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Silver Eagle Monster Boxes

Monster Boxes are the preferred method of ordering a large amount of uncertified American Silver Eagles. Eligible to be used in Individual Retirement Accounts (IRA), many people around the world select the American Silver Eagle to diversify their portfolio, stock physical silver and to widen their numismatic collection. Each Monster Box contains 500 raw Silver Eagles in the form of 25 rolls, with 20 coins to a roll. The Monster Box is shipped just as it is received from the Mint, including the seals that bear the box’s respective Mint mark. Transform your silver stacks into silver mountains today at MCM’s low price and receive free domestic shipping.

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American Silver Eagles are IRA Eligible

American Silver Eagles are eligible to be used in Individual Retirement Accounts (IRA) which make Monster Boxes an easy and cost effective way to add silver to your IRA. The American Silver Eagle is an iconic coin that is produced by the United States Mint. This series was signed into law under the Liberty Coin Act. This Act specifies the allotted diameter, weight, content and purity, design, inscriptions, type of edge, and the purchase regulations for the Silver Eagle, which is the official silver bullion coin of the United States. The Act was signed into law in July of 1985 and the first-ever Silver Eagles were dated 1986.

Obverse design of the Silver Eagle

According to the Liberty Coin Act, the obverse must have a design that is "symbolic of Liberty..." The final design was derived from Adolph A. Weinman's classic "Walking Liberty" design that was originally used on the Walking Liberty Half Dollar (circulated 1916-1947), named for the depiction of Liberty walking along the horizon. Weinman was a German-American sculptor and designer who designed many different US coins. Weinman's neoclassical style can be seen in his work outside of coins, including sculptures that can be found on the Missouri, Wisconsin, and Louisiana state capitol buildings.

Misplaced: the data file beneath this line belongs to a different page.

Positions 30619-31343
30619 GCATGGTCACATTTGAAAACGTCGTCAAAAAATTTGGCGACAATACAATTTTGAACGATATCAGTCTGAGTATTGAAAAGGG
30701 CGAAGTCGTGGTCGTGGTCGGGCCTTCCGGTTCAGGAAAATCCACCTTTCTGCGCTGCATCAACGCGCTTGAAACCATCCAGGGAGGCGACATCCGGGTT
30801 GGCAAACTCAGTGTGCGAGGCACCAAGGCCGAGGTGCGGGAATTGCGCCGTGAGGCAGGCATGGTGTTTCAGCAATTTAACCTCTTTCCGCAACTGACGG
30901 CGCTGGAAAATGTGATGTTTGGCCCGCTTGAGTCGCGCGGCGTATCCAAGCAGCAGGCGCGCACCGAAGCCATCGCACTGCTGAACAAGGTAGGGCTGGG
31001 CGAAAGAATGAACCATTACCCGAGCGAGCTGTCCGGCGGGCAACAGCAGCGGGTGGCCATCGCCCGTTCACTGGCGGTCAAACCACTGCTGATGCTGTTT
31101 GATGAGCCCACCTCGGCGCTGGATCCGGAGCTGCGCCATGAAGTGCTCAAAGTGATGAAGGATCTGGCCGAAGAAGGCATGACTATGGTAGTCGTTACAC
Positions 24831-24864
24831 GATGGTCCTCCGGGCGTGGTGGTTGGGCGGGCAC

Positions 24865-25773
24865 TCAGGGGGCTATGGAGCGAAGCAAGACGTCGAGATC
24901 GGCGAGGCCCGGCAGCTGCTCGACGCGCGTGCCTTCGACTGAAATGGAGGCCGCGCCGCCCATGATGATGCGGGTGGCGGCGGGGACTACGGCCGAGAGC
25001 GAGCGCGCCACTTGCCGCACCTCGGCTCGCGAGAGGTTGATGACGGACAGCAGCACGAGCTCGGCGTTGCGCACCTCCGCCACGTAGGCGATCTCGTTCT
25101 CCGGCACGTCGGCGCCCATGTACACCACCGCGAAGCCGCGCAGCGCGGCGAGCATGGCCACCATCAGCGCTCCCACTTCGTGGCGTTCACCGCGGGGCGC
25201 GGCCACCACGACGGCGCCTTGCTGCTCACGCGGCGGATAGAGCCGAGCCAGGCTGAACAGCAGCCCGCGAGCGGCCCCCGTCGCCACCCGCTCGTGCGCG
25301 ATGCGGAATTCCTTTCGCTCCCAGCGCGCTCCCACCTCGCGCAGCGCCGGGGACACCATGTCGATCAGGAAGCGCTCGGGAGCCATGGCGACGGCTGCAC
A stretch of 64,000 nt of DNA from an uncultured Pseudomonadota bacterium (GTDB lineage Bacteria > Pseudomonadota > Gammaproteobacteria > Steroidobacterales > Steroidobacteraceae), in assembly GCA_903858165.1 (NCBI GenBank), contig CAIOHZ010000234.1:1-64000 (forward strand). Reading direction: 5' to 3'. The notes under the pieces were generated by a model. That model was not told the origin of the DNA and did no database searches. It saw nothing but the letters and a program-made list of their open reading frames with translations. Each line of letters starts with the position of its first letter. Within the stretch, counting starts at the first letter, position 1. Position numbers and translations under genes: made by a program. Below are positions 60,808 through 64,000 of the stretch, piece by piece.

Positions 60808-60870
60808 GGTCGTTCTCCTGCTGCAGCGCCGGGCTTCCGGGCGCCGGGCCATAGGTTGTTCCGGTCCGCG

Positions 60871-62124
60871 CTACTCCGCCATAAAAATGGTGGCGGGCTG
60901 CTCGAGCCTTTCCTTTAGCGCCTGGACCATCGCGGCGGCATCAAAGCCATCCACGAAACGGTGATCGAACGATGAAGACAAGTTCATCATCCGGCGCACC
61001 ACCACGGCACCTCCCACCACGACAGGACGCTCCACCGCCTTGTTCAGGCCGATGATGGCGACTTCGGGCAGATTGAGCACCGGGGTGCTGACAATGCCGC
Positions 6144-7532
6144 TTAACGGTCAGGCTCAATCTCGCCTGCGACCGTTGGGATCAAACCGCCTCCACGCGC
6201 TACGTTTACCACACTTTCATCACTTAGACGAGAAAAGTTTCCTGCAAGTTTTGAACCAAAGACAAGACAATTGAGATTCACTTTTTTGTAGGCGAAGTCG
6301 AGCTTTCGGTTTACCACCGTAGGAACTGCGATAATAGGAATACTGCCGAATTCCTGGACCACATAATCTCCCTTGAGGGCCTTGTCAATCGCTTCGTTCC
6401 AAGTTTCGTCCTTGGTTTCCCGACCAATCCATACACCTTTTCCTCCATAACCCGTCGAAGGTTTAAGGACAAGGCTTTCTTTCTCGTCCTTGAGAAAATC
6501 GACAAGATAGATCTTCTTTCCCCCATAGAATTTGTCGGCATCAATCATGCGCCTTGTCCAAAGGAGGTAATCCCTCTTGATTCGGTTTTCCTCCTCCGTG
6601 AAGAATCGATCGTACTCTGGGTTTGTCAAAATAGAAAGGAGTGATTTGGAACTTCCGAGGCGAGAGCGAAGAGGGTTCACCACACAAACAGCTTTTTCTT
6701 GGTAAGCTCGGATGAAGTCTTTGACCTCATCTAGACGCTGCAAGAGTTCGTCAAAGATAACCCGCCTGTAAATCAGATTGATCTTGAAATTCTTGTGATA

Reverse design of the Silver Eagle

The Liberty Coin Act dictates that the design must bear an image of an eagle on the reverse side. This left much room for creative interpretation, giving artists a wide range of options. Ultimately, John M. Mercanti's heraldic eagle design was selected to be featured on the reverse. Mercanti join the US Mint as a sculptor/engraver after proving himself as an illustrator. In May of 2006, he was promoted to Chief Engraver of the US Mint after it had been vacant for 15 years. The previous Chief Engraver was Elizabeth Jones, who retired in 1991. Weinman is responsible for more designs used on US coinage than any other employee in the history of the US Mint.